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The size of the application development and maintenance staff employed by the typical organization appears to be in decline, at least as a percentage of the IT staff.
As defined in our study, Application Development and Maintenance Staffing Ratios, this function comprises application programmers and system analysts, who design, analyze, code, test, and maintain application software. The category does not include system programmers, who are responsible for maintaining operating systems and other lower-level software in the IT infrastructure.
As shown in Figure 1, application programmers and system analysts declined from 25% of the IT staff on average in 2007 to 20% in 2009, based on our annual survey of more than 200 IT organizations each year.
Because organizations categorize functions differently, we also grouped application programmers and systems analysts with quality assurance and testing personnel, web/e-commerce staff, data warehouse and business intelligence staff, and business analysts to form a larger “application group.” Figure 1 shows this larger group has been constant over the past three years, at 34% to 36% of the IT staff. It is clear that the decline in application programmers and system analysts over the three-year period was offset by growth in related functions, especially business analysts and business intelligence personnel.
The recession, which caused a reduction in capital investment and new systems development, is certainly influencing the decline among application programmers and system analysts. Staff reductions, however, occurred across all categories and we believe there may be some longer-term trends at work, including the effects of outsourcing, reduction in custom development work, shifting of personnel to more specialized functions, and other factors that have been changing the IT staffing mix over time.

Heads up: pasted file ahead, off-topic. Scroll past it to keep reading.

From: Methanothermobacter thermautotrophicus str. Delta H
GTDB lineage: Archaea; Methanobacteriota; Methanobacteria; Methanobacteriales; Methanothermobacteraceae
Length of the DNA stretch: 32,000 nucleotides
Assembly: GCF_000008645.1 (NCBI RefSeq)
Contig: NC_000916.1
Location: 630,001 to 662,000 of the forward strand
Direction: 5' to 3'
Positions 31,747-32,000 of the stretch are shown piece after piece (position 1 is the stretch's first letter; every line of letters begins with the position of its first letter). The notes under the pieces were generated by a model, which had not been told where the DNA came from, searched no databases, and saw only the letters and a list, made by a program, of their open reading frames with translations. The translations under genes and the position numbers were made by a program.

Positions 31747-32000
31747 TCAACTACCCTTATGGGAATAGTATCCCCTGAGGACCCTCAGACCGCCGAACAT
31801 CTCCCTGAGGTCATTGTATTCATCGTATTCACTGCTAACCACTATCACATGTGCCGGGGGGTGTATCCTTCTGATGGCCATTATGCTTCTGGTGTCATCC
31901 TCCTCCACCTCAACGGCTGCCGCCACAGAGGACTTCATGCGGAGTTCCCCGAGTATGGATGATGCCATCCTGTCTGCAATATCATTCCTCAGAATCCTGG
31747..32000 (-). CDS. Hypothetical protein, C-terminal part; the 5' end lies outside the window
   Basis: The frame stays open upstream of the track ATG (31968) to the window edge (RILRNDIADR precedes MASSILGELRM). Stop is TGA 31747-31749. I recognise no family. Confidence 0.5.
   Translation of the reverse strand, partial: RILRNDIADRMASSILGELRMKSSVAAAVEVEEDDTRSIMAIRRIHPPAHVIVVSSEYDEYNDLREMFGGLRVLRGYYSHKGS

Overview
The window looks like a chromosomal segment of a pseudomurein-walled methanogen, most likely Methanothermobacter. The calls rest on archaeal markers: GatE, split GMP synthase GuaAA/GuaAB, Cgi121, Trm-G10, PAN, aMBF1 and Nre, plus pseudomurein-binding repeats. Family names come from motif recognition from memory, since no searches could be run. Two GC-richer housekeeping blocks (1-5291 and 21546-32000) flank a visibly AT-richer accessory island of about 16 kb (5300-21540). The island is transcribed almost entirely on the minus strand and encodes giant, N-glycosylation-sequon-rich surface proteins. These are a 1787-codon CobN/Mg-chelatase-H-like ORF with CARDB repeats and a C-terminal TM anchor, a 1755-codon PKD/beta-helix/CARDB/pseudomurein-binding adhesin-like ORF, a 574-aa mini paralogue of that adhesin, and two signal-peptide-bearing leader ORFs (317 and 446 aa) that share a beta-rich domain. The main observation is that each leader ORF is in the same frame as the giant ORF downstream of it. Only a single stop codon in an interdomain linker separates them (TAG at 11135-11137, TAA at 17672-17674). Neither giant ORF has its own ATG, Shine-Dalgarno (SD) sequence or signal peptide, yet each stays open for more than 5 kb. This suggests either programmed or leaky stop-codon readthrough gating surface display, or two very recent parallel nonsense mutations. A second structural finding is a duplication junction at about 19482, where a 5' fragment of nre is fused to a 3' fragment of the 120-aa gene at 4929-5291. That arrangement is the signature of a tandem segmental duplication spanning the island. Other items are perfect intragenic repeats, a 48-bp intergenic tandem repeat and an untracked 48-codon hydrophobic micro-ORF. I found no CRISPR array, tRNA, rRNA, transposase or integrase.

What is the ideal staffing level? The full study is designed to help IT managers determine whether their organizations are keeping pace with the industry by comparing their application staffing against industry benchmarks. We assess two basic metrics: application personnel as a percentage of the IT staff, and the number of users per application staff member. We provide benchmarks for the composite sample, by organization, and by sector. Other data shows the three-year trend in the staffing of this function and the influence of outsourcing on staffing ratios.
Because application development and maintenance consumes such a large portion of the IT budget, IT executives need to ensure their organizations are keeping pace with efficiency gains and changes occurring in this important area. Current trends in application development and maintenance can have a major influence on an organization’s ability to reinvest in new systems.
This Research Byte is a brief overview of our report on this subject, Application Development and Maintenance Staffing Ratios. The full report is available at no charge for Computer Economics clients, or it may be purchased by non-clients directly from our website (click for pricing).
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